Child Combinator > : When a Greater than Sign Provides the Super Power

Published Jun 15, 2024
Updated Jun 15, 2024
By Simon
Table of contents

Combinators are powerful CSS tools that can help you precisely target very specific elements on the screen. In this quick cssnippet, I am going to look at the child combinator and how powerful it can be. I am using an example from a recent feature I added to this site. 

Using the Descendent Combinator

If you look at this page, Adding Aside Content to CKEditor 5 in Drupal, A JavaScript Solution, you will find a hint at the bottom of the page. A few weeks back I noticed that the word hint was showing multiple times as illustrated in the image below. 

descendent combinator using before pseudo element example

First, let look at the code and why this would happen. 

The HTML is below. As you can see, we have a lot of nested elements. 

<aside class="hint">
  <p>If like you could write the 3rd line <code>hint.parentNode.insertBefore(asideNode, hint);</code> in 2 lines like the following.</p>
    <code><span>const</span> hintParent = hint.<span>parentNode</span>;
hintParent.<span>insertBefore</span>(asideNode, hint);</code>

And this is the CSS that added the work Hint. Can you see the issue?

.hint :first-child::before {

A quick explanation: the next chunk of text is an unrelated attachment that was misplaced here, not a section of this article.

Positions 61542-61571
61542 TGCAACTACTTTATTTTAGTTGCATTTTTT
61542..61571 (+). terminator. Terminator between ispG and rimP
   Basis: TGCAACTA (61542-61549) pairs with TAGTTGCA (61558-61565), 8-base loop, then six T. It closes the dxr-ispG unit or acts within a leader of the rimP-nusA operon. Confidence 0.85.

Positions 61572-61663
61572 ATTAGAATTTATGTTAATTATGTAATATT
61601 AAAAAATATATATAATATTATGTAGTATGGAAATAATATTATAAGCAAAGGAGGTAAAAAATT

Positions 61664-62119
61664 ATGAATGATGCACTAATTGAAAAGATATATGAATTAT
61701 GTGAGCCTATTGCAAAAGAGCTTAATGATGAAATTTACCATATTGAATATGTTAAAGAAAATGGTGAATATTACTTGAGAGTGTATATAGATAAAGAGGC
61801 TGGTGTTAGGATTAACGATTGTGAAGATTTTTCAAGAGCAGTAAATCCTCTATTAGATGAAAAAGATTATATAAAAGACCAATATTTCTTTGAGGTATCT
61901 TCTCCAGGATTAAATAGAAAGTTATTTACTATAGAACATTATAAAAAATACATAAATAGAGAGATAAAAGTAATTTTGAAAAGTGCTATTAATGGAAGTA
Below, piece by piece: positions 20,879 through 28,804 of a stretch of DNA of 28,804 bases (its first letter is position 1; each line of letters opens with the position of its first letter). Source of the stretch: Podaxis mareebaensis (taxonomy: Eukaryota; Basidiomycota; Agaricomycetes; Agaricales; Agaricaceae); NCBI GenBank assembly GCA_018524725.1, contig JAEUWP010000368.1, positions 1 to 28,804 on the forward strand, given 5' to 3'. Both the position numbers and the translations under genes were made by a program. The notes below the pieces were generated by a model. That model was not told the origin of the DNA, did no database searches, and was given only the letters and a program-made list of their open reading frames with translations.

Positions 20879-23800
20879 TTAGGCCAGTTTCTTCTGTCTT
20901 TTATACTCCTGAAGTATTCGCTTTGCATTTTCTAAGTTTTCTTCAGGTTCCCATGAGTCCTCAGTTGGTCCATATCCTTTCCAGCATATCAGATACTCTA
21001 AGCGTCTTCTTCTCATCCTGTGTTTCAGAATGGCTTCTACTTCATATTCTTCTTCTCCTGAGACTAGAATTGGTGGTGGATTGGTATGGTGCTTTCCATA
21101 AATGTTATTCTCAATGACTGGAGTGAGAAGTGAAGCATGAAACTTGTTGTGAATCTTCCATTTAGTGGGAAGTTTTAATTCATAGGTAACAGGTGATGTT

content: 'Hint';
  display: block;
  font-weight: bold;
  font-size: 1rem;
  line-height: 2rem;

The reason this happens is that the code uses the descendant combinator. The descendant combinator is that sneaky combinator that is represented by a space. You probably use the descendant combinator without even thinking about it all the time.

The descendant selector selects all elements on the page that are descendant, regardless of their depth. 

So the code above looks for all(*) first children of the elements within the element with the .hint class, adds a before pseudo element, and applies the rule which contains the content property with value Hint and styling for it.  

So in the above example, if you look at the underlying code structure, you will see that the code element is a first child of the inner p. Next, the code is the first child of the pre and then have the span which is also a first-child.

How can we fix this? Use the Child Combinator

The way to fix this is to use the power of a greater than sign or the child combinator. The thing to note here is that it has to be a direct child. Adjust the CSS like below, and now it only selects the direct descendant.

-.hint :first-child::before {
+.hint > :first-child::before {
  content: 'Hint';
  display: block;
  font-weight: bold;
  font-size: 1rem;
  line-height: 2rem;


That's it; we have just learnt how you can use the child combinator to target direct children of an element in your CSS. I use this a lot in my code, especially when creating menus with many nested menus. Usually you want to target the top-level element in a list differently than nested elements for adding icons for an expander for example. 

Can you think of any other ways you have used this recently? Let me know in the comments.

Thanks for reading; I write a weekly newsletter on front-end design and development, It's a work in progress and a journey in itself. Be sure to sign up below or in that pesky pop up over there. Until next time, Carpe diem.